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March 9, 2020
Who Are These Maximalist Cheese Boards For?

The self-care industrial complex has come for your cheese and charcuterie. Are you ready to sail the salami river?

I find it hard to look away from beautiful things, and even harder to look away from things I hate. Somewhere in the middle of this Venn diagram is clustered most of my Instagram life: all those algorithmic scabs I keep picking because I just can’t get enough. Among the regulars on my Instagram feed are wellness personalities, rainbow bagels, and models “coming out” about the fact that they once had a pimple. One day last summer, something new appeared amid this mosaic of beautiful, terrible things: pool-table-size cheese boards more elaborate and outlandish than anything I had seen before. I hated them. I was hooked.

These cheese plates—sometimes called charcuterie platters, or even “grazing tables”—are not cheese boards as you might know them, with a hunk of Cheddar and maybe a wedge of Stilton, a few Carr’s crackers, and sliced apples. They are cornucopias: edible landscapes of Gouda or Gruyère; “salami rivers” (definitely check this out on Pinterest and TikTok); constellations of nuts, fruits, crackers, dips, and bread. At their most extravagant, these “plates” are entire tables so laden that you can scarcely see the wood for the cheese. There are date-night cheese plates, boards for one, medieval-banquet-style platters, and dairy-free boards that partner cashew cheese with dragon fruit, Persian cucumbers, and, inexplicably, blue thistle flowers.

The most audacious are those marketed as “self-care”—locating that once political praxis somewhere between the Comté and the chicken liver mousse. When writer and activist Audre Lorde first started talking about self-care in 1988, it was as an act of “political warfare”: a way for black women to preserve their strength in the face of a misogynistic and racist society. The version of self-care that these platters espouse is rather less radical—a politics as soft, indulgent, and, well, cheesy as a ripe Brie. “Spending $50 at a cheese shop is ok. Making a cheese plate and eating it all by yourself in one sitting is ok. Eating handfuls of shredded cheese at 3AM is ok,” tweeted one cheese fan Twitter account, apparently with tongue only half in cheek. “Do what u need to do to cope.”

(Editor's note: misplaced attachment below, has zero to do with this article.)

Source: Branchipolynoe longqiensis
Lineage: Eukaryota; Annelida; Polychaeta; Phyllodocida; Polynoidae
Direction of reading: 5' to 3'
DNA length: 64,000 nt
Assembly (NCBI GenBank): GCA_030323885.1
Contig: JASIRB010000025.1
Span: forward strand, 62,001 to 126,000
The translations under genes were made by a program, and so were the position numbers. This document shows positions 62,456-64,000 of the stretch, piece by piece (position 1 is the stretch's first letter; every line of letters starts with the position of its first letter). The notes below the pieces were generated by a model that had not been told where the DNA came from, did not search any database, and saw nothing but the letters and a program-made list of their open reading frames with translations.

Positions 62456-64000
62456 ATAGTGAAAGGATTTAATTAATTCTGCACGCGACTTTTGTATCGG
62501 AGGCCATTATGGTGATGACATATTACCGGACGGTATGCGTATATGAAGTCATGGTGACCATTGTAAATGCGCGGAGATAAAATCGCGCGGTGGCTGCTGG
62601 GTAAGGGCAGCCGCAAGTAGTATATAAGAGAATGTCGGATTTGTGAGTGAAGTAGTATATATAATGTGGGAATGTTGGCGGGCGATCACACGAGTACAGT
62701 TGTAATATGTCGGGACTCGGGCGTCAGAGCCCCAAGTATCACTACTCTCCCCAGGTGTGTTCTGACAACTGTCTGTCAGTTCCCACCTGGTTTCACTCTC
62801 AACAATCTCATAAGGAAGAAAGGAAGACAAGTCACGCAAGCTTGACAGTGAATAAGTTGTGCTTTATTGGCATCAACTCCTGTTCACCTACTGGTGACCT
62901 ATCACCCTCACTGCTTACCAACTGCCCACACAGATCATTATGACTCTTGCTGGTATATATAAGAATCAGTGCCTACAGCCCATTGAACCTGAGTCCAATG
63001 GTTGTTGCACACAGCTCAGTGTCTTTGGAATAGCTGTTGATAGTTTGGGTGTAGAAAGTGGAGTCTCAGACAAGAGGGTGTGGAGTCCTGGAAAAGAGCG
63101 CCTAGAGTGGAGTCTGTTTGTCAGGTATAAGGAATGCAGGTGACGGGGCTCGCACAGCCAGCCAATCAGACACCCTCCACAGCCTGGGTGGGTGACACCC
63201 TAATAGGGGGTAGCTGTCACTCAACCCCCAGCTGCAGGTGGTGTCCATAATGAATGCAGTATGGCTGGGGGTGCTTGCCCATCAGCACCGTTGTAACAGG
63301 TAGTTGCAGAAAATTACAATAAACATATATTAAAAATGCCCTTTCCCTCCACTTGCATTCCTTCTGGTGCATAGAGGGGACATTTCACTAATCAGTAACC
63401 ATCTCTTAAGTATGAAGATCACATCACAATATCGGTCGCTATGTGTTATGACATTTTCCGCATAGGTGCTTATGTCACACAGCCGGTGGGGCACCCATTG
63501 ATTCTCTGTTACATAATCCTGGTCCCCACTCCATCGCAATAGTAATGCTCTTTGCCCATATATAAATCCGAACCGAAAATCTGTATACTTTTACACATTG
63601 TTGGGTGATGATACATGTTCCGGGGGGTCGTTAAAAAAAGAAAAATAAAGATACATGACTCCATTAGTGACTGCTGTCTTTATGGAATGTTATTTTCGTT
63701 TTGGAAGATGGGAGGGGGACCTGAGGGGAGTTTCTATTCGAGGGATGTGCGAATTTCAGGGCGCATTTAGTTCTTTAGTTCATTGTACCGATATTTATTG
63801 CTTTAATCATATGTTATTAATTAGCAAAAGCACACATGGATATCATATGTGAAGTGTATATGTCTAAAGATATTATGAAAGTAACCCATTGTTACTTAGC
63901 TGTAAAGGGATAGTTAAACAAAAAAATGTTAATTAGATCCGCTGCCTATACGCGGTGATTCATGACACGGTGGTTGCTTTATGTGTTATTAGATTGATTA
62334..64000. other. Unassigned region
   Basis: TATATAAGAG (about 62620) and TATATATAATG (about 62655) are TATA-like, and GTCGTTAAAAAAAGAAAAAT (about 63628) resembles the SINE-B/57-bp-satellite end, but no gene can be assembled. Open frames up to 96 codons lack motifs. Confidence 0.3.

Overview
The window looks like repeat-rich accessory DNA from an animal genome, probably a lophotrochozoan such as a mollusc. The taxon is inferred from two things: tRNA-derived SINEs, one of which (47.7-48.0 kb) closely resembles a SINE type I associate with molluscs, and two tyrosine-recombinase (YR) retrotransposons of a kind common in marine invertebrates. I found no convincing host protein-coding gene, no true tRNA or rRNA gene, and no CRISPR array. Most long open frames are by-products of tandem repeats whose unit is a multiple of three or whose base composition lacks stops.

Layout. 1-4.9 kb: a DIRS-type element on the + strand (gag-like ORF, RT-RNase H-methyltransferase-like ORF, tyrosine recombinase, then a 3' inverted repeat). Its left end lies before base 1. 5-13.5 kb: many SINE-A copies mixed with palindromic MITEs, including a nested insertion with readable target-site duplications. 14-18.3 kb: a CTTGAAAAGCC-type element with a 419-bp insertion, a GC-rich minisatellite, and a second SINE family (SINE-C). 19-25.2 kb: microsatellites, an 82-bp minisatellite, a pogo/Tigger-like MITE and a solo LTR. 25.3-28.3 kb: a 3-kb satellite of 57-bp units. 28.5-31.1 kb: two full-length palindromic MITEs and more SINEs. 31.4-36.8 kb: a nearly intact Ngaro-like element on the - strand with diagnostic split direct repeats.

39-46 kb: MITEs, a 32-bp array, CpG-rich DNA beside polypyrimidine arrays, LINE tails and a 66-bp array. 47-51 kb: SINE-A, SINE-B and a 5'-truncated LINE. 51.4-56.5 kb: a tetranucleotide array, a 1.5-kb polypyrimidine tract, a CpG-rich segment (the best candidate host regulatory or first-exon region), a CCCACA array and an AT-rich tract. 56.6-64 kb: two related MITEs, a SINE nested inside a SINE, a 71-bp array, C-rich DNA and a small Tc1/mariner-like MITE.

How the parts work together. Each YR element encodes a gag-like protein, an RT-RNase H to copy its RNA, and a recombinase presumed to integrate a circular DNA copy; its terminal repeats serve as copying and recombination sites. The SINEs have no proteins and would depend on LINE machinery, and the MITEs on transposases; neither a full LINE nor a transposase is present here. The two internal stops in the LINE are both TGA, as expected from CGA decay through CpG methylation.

It was only a matter of time before cheese became a vessel for these kinds of big promises. It happened to the practice of eating healthfully, when things like eating veg and drinking water were swallowed into the Goop-y quicksands of wellness. It happened when bread started costing more than the meat it sandwiched, and when the humdrum ritual of putting on moisturizer was fractured into countless prismatic skin-care regimens. The more mundane the subject, the more aggressive this transformation: turning everyday things and foods into moments of exquisite, exclusive self-care. If serving $300 of fresh produce—none of which is easy, carb-y “filler,” and all of which needs to be sourced with extreme care from high-end grocery stores or specialty delis—is about helping us to be the best, happiest, and most fulfilled versions of ourselves, I’m curious to know who that “us” really is.

The most audacious are those marketed as “self-care”—locating that once political praxis somewhere between the Comté and the chicken liver mousse.

Ned Palmer is, by his own admission, a grumpy cheesemonger: He knows that he can skew toward puritanism when it comes to the food to which he’s devoted nearly his entire working life. We meet in London Cheesemongers, a cheese store tucked away in a side street in the west end of the city, where Ned rattles with excitement as he chooses a selection of cheeses for us from the crumbling, ripe, and pungent wheels adorning the altar-like counter. “Try that mold,” he insists, cutting me a small wedge of Saint-Nectaire—a semisoft cow’s milk cheese whose outside is felted with a soft, gray fur. “The rind,” he says fondly, “tastes like an old country church.”